John D. Lee Hiding
Spot - 1872
point on Colorado River is one of the loneliest spots in the country
By Andrew Gulliford
The Daily Sentinel
Friday, January 16, 2009
had to struggle to make a living out here. You had to have a real
backbone,” Clela Johnson said recently, while visiting Lees Ferry, Ariz.
lives in southern Utah. But her grandfather worked at the Lonely Dell
Ranch on the Paria River just downstream from Lees Ferry. Many Mormon
pioneers lived alone in the Southwest, but few farms were as remote as
Lonely Dell Ranch.
Brigham Young’s leadership, scout Jacob Hamblin identified the only
crossing of the Colorado River for 500 miles. He dug the first
irrigation ditch and named the area Lonely Dell. John D. Lee had been
the ranking militiaman at the 1857 Mountain Meadows Massacre near Cedar
City, Utah, and he started Lees Ferry at the behest of the Mormon
years later, management of the ferry and farm fell to the Johnson
family and Warren Johnson built a small log cabin on the site in 1881.
Clela Johnson is a descendant of those Mormon pioneers. When I met her
at Lonely Dell last year, she wore a light gray, full-length dress and
both her and her daughter’s long hair was swept into a bun. Scanning
the canyon, looking at the small houses in which her ancestors raised
large families, she sighed. She felt, “Awestruck, because you realize
the hardships they went through and you’re a part of it.” Her family
made a pilgrimage to the farm and she wanted her young daughter and son
to know their family history.
extended families lived at the site including the Lees, Johnsons,
Emmetts, Spencers and LeBarons. By 1934, in the depths of the Great
Depression, everyone departed. Then, in an interesting twist, the
remote farm became a dude ranch, renamed Paradise Canyon Ranch by
owners Leo and Hazel Weaver.
1935 and 1936, Hopi stone mason Poli Hungavi built a Southwestern style
ranch house on the site, complete with tongue-and-groove ponderosa pine
floors, wood-beamed ceilings and stuccoed walls. The new lodge had no
electricity, but it did have a Steinway piano, Mission oak furniture,
Navajo floor rugs and plenty of remote trails for horseback riding.
However, the isolation meant few paying guests, especially during the
1939, the Weavers, like the Mormon families before them, moved on. In
1974, after a series of ranch owners, the National Park Service bought
the site as part of Glen Canyon National Recreation Area, including
original buildings, a dugout, pioneer cemetery and vintage equipment.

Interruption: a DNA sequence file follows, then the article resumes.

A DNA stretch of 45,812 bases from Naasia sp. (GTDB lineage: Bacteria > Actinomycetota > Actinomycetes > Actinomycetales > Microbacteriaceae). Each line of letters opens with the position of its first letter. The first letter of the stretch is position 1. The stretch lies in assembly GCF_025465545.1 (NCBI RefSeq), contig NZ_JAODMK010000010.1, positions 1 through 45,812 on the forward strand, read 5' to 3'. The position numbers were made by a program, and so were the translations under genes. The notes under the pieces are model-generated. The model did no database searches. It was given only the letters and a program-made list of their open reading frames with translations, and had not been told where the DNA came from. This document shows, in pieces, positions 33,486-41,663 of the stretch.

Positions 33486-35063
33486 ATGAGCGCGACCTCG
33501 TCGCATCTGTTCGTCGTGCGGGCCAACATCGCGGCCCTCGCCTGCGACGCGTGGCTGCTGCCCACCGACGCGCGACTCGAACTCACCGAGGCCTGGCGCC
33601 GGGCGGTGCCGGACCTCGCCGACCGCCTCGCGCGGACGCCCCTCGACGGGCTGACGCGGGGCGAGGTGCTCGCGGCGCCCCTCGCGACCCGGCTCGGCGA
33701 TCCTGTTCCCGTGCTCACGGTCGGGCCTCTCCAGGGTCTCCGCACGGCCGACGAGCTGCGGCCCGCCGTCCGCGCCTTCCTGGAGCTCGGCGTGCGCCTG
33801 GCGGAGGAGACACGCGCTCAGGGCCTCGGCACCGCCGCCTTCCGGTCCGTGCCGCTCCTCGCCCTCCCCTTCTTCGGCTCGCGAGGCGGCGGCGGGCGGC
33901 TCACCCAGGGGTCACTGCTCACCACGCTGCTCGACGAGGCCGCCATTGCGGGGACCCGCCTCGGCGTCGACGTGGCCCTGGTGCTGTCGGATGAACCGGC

setting is identical to the 1870s,” says Allen Malmquist, an
interpreter and preservationist with the Park Service. “This is what
has worked to restore the Weavers’ Paradise Canyon Ranch House, which
has single-pane windows with redwood sashes, covered in four layers of
dark green paint. White lead paint is also found on the structure and
Malmquist has donned a hazmat suit and used a special sander that traps
dust to remove the lead paint.
Park Service seeks to preserve the site just as it received it,
including the 1881 Johnson cabin, the main irrigation ditch, whose
lateral canals bring water to the orchard, and various ranch buildings
constructed from 1881 to 1936. Now the site is protected as the Lonely
Dell Ranch and Lees Ferry National Historic District.
though Lees Ferry is the official beginning of the Grand Canyon and the
division point for Colorado River water into upper and lower basins,
it’s still a lonely place. Walking through the farm and up along the
Paria River, visitors feel the dedication of the original Mormon
settlers who sought to make the desert bloom. That dedication and
community commitment is particularly evident in the 1874-1933 pioneer
cemetery where a large Johnson family headstone bears the date 1891.
service existed at the site for 55 years, and Mormon families operating
the ferry helped everyone across who needed assistance. During high
water in May 1891, a family who had lost a child to deadly diphtheria
came to Lonely Dell, but the parents did not tell Warren and Permelia
Johnson of their loss. The Johnsons hosted the travelers in their home
until a safe crossing could be made, and the children all played
together. Six Johnson siblings became infected with deadly microbes.
Folk cures failed and over a seven-week period, the Johnsons painfully
watched four of their own children die of diphtheria.
that story was on Clela Johnson’s mind when she said to me, “I know the
family history and what’s been told.” She shook her head at the
numerous gravestones, many in disrepair, and commented, “What a remote
location and such hard work crossing the river. So many different
looked east at the far canyon wall, the wind slightly ruffling her long
gray dress. Beyond the cemetery, rusted farm equipment and trucks sink
into sand. In his one-ton truck, Clela Johnson’s father freighted in
the center pin for nearby Navajo Bridge that made Lees Ferry obsolete.
left the cemetery she turned to me and said, “How did they live on
nothing? They had to have that real backwoodsman’s spirit.” I mumbled
my agreement and looked around. There were very few trees in sight.
Andrew Gulliford is a professor of Southwest Studies and history at Fort Lewis College.
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